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Revocable Trust vs. Irrevocable Trust... What's the Difference?

So, what’s the difference between a revocable trust and an irrevocable trust? It may seem obvious at first, and in a way, it is. A revocable trust can be changed, amended, or revoked altogether, whereas an irrevocable trust can’t be changed or revoked. With a revocable trust, the creator can typically access the assets held in the trust, but access to assets held in an irrevocable trust is strictly limited. But when is one used as opposed to the other and why?  

Revocable trusts are most often created simply to avoid probate, the expensive and time-consuming court process usually required to transfer a decedent’s assets to their beneficiaries. I usually recommend revocable trusts because it’s important that my clients, while avoiding probate, also have the ability to amend their trust if necessary, for example, to change their mind about how assets are distributed or who should make distribution. It’s also important that my clients have absolute access to their assets during their lifetimes. Upon death, however, even a revocable trust usually becomes irrevocable so beneficiaries can’t change the way assets are then distributed.

Irrevocable trusts, on the other hand, are often created to protect assets from unknown judgment creditors. In short, if the trust creator can’t access the assets in the irrevocable trust, neither can a judgment creditor. Irrevocable trusts are also used in the context of Medicaid planning. If assets are placed into a Medicaid planned irrevocable trust far enough in advance, the creator can still qualify for Medicaid (long-term care benefits) and, in many cases, still transfer protected assets to their beneficiaries when they die. When creating an irrevocable trust, however, it’s very important to name a trustee who can be trusted to manage the trust’s affairs as intended and authorize distribution in appropriate situations.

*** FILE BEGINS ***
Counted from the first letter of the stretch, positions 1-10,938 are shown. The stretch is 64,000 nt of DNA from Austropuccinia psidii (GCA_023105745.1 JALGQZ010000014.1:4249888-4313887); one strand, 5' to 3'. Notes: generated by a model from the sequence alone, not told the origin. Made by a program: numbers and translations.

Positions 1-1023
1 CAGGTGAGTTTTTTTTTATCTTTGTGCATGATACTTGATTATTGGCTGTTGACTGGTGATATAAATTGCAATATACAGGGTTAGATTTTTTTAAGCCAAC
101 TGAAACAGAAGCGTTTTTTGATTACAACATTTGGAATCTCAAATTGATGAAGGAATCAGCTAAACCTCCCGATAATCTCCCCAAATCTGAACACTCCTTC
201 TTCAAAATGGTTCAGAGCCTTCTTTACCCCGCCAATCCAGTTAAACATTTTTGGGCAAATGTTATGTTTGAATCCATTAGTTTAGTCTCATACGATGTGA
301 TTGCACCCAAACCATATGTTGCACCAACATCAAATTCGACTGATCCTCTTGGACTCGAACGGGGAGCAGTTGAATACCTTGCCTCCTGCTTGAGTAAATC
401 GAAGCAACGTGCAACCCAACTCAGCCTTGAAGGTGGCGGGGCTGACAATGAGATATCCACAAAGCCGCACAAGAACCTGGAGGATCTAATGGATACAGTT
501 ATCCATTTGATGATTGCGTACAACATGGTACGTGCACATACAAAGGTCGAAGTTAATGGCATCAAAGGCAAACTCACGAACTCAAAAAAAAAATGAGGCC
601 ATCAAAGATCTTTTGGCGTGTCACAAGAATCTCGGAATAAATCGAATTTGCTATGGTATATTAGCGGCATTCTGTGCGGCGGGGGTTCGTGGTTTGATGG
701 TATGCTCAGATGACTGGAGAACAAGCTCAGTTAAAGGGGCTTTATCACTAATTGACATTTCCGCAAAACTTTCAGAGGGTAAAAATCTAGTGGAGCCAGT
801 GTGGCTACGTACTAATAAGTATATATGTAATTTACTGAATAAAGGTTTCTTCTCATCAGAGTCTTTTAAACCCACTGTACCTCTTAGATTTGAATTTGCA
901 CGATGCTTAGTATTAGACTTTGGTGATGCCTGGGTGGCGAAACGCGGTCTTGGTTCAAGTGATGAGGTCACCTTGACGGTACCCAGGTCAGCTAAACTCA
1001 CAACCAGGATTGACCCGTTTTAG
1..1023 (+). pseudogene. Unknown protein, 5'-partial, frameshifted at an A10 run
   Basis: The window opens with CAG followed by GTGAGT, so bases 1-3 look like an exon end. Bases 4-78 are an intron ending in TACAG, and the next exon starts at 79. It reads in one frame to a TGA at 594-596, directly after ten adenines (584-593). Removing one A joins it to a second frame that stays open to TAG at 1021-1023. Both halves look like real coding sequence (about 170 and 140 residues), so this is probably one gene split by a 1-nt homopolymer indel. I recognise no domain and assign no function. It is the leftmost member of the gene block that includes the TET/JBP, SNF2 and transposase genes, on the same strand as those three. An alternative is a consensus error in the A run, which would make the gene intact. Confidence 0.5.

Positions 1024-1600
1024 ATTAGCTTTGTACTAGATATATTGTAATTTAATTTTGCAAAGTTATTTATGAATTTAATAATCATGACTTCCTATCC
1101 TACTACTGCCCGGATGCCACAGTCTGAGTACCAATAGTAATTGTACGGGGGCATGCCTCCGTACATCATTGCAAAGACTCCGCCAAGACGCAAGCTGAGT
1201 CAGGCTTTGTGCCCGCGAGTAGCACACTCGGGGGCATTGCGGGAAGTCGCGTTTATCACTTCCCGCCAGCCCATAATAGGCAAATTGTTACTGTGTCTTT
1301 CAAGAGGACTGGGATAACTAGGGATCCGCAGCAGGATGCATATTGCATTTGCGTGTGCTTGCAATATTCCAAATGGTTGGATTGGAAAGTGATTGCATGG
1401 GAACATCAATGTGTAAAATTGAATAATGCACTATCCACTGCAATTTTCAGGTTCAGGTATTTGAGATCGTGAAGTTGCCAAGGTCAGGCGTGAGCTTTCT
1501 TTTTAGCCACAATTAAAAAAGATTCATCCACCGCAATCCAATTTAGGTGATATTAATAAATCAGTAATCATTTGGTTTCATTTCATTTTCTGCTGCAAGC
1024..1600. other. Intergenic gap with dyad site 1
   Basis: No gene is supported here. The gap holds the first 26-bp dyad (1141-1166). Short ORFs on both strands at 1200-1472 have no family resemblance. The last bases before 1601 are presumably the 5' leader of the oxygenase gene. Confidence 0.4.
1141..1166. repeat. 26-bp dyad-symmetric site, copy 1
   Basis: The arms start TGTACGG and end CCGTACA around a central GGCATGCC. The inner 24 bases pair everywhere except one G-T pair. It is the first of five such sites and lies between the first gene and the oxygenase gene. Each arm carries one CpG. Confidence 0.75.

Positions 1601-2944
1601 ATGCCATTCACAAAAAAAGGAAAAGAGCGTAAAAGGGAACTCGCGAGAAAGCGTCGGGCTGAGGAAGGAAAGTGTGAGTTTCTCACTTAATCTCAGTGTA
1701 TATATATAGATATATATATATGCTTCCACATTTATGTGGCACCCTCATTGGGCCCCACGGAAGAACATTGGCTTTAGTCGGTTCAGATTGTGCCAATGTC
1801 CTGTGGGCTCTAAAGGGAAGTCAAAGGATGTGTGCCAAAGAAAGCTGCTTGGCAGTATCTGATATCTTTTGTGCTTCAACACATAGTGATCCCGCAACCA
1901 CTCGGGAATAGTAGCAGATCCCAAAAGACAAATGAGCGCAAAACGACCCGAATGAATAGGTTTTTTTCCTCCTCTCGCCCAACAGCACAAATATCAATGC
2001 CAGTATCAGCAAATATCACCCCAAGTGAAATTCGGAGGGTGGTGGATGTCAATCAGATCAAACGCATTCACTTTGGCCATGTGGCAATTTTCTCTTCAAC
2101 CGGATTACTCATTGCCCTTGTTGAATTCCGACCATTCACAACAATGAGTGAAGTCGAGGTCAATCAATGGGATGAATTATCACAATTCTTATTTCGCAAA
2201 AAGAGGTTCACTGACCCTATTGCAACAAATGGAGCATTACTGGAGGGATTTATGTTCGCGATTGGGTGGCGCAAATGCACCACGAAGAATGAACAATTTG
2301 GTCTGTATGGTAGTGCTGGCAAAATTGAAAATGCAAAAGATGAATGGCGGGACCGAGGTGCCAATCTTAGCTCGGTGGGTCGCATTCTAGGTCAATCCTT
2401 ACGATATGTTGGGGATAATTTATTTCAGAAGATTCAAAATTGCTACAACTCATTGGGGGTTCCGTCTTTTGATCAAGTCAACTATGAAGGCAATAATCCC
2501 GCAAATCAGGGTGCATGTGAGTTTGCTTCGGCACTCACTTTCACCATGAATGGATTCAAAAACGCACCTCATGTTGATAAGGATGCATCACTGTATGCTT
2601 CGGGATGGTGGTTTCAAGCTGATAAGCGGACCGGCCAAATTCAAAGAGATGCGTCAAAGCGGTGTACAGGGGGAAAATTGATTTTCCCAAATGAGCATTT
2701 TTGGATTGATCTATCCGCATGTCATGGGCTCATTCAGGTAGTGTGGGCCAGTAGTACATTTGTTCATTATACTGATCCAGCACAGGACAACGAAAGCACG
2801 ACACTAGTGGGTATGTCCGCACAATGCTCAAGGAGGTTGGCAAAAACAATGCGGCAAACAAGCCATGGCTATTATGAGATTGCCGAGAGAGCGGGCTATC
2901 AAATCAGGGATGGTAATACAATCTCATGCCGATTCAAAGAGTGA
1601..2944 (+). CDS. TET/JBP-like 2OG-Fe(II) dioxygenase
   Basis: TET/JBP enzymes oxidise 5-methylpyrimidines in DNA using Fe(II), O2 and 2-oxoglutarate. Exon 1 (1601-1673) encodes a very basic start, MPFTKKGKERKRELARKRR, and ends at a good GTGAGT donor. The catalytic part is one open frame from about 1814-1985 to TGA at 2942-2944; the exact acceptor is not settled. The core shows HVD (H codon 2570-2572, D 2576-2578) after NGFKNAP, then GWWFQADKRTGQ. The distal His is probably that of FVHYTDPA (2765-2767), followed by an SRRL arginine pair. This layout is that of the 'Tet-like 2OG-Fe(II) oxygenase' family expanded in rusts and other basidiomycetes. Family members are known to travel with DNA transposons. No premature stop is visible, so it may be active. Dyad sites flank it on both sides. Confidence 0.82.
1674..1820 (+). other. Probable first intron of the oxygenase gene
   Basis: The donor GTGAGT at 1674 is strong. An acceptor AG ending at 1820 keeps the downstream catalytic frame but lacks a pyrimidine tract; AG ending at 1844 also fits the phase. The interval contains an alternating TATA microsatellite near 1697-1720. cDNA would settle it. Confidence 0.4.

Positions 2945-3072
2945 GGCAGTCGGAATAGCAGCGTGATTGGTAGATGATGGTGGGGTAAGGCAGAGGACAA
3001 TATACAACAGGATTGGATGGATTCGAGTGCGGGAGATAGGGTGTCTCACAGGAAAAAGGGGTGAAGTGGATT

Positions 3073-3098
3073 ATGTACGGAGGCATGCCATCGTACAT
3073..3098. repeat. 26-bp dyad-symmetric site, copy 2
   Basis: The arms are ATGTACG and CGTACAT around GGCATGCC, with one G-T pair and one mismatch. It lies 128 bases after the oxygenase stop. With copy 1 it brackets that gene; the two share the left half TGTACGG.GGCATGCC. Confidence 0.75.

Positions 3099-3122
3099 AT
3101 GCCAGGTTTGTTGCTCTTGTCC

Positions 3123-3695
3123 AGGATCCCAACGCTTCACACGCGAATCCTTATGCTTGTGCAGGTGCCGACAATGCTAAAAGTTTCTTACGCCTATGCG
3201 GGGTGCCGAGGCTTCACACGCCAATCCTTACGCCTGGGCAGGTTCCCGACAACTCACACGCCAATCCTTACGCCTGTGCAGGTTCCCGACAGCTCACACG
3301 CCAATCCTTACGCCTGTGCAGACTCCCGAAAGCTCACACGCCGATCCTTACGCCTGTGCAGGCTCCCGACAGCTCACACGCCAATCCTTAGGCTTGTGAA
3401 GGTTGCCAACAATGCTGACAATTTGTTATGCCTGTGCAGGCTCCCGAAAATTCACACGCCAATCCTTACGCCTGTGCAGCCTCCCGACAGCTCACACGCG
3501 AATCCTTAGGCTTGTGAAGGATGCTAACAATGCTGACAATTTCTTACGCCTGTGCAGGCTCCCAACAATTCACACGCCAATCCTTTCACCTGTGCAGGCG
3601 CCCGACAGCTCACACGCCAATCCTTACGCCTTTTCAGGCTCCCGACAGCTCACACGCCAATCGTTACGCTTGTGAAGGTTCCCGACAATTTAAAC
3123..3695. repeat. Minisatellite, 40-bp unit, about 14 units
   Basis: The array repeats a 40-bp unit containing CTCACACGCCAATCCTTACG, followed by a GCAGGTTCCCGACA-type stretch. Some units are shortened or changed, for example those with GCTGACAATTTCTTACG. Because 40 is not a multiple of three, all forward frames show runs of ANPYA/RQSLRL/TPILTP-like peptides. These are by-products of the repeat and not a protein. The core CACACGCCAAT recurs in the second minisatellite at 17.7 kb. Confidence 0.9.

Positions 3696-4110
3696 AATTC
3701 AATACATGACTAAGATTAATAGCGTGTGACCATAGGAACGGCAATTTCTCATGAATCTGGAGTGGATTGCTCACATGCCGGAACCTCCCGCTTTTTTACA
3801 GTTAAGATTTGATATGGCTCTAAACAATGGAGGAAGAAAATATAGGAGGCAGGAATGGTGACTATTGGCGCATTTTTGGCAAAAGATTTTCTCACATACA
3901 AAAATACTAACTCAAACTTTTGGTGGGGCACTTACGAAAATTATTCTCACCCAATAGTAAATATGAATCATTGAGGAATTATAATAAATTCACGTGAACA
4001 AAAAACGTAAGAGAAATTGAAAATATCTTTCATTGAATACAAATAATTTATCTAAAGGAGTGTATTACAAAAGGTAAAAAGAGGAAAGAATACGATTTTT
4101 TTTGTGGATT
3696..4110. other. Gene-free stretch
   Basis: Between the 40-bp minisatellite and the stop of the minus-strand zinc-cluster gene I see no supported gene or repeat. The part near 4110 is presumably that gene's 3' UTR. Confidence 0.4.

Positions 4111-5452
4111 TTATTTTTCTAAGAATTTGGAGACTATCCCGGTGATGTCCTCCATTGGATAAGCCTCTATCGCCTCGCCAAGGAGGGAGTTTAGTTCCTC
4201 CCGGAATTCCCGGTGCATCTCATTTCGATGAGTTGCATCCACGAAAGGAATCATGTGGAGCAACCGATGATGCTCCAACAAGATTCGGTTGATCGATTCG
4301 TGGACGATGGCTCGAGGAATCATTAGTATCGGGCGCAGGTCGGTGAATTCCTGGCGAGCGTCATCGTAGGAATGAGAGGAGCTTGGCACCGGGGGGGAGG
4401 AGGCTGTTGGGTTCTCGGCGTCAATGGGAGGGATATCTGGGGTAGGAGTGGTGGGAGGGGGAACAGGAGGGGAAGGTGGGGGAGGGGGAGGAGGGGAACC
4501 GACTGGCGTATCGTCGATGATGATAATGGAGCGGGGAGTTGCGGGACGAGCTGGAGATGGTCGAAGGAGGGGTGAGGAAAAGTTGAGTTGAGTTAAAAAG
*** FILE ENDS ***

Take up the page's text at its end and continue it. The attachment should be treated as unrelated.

If we can help you better understand the differences between a revocable trust and an irrevocable trust, or provide you with information or assistance concerning the preparation of your own estate plan, please contact us at (813) 244-7758 or


Ross Spano

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